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19
Dec
Coping with hair loss

written by

Leukaemia Care, Charity

  • Chirs ByrneJPG (2)

Hair loss is one of the more well-known side effects of cancer treatments. However, the amount of hair lost, and the length of time varies from person-to-person.

What causes hair loss? 

The drugs in chemotherapy treatment destroy cancer cells but they can also affect other cells in your body, including hair follicles. However, not all chemotherapy drugs make your hair fall out. It might make your hair thinner or drier than normal and you may experience hair loss on other parts of your body such as your eyelashes and eyebrows, as well as the hair on your head.

The good news is that hair almost always grows back after chemotherapy treatment. It may even start to come back before you’ve finished your treatment.

Radiotherapy can also cause hair loss. Radiotherapy uses high-energy rays and you tend to only lose hair on the area where you receive the treatment.

Hair doesn’t always grow back after radiotherapy treatment but your doctor or radiotherapist will be able to talk to you about the possibility of permanent hair loss before your treatment.

Coping with hair loss

Losing your hair can have profound effects on your emotions. Regardless of whether you are male or female, young or old, it can affect the way you feel about yourself and others.

Hair loss can make you feel less self-confident, sad or even depressed. The value of hair should not be underestimated by anybody, and feeling like this is perfectly normal. There are ways of helping yourself cope better with the loss of hair.

When it first begins to fall out, some people shave it off rather than let it fall out on its own. This can give you a feeling of some control. Some even do this in an effort to raise money for charity.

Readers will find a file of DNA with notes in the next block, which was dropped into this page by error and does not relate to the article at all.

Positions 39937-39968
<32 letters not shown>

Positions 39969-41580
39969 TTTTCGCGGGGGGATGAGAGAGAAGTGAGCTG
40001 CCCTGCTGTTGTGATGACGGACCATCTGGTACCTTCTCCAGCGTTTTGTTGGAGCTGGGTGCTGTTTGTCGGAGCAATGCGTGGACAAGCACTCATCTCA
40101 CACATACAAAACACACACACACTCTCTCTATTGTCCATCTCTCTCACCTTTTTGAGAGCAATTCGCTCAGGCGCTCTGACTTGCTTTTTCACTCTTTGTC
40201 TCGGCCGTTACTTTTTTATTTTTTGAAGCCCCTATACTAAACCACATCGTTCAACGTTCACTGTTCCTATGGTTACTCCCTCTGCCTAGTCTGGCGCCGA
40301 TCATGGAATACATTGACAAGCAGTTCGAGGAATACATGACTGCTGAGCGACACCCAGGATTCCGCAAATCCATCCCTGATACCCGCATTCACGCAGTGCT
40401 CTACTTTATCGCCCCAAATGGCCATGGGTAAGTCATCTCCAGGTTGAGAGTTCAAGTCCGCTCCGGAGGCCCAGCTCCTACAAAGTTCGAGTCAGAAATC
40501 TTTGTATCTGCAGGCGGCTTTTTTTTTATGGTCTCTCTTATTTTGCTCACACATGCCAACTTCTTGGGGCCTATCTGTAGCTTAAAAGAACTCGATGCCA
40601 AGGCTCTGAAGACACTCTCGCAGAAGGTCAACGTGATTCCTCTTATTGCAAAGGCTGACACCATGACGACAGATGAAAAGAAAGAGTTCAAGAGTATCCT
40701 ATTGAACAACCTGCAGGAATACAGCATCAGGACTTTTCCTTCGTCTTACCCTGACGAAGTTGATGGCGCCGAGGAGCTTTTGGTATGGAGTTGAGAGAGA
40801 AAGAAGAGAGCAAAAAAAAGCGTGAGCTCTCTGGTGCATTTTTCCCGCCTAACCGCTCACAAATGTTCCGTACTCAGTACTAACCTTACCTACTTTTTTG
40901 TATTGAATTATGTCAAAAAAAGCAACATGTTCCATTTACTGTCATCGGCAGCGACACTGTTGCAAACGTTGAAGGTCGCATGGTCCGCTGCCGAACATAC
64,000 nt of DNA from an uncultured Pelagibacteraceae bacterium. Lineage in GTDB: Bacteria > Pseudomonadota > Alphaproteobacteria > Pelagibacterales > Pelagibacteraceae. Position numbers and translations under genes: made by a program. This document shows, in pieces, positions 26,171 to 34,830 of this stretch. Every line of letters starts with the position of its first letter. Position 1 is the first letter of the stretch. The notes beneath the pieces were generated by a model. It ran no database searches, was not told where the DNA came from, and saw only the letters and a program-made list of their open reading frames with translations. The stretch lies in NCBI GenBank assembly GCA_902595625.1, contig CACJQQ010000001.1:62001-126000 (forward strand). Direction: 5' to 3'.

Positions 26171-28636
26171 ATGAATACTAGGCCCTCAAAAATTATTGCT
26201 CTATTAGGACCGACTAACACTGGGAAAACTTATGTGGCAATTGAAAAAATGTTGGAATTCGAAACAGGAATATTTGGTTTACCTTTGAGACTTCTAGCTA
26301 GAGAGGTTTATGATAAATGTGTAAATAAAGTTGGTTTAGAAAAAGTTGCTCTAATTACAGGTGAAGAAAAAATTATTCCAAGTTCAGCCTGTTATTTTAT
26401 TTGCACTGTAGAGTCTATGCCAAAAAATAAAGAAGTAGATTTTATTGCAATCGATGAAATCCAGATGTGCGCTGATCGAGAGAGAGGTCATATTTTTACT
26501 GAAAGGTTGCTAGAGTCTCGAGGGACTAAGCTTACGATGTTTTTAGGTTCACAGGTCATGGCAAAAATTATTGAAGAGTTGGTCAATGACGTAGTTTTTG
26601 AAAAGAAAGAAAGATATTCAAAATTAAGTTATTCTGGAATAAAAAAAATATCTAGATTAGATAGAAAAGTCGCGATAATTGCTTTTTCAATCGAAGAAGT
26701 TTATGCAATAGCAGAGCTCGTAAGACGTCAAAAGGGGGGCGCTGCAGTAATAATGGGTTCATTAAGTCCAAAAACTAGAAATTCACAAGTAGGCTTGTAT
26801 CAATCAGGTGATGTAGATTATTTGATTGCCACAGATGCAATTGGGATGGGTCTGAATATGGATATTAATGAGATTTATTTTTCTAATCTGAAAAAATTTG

When you have lost your hair, always remember you have a variety of options available to you. You may decide to invest in a wig, headscarves or you may decide to do nothing at all.

Wigs

It is common for patients to imagine wigs as looking very unnatural. However, this is no longer the case and wig-making techniques have become more developed so they look much more natural.

The NHS makes provision for the supply of wigs to people who need them in order to help cope with medical hair loss.

There are two main wig options to consider - synthetic fibre and human hair.

Alternative head wear

Some people may decide to use a hat or headscarf instead of a wig. These can include regular hats and scarves, as well as more specialist headwear.

Not only is this option comfortable, it offers flexibility as you can change the head wear dependent on the temperature, your environment and even your clothing.

Going without a replacement

You may decide that you would like to go au naturale, and instead of a wig, you may decide to define yourself with make-up and jewellery.

Other options

If you lose your eyebrows or eyelashes, make-up can be a great way of enhancing your features. Why not visit a make-up counter at your local department store or beauty salon for advice?

Support

If you would like to talk about the emotional effects of losing your hair, you can call our free 24-hour CARE Line on 08088 010 444. Macmillan also have a free booklet on coping with hair loss which is a useful guide if you have been affected by hair loss after cancer treatment.

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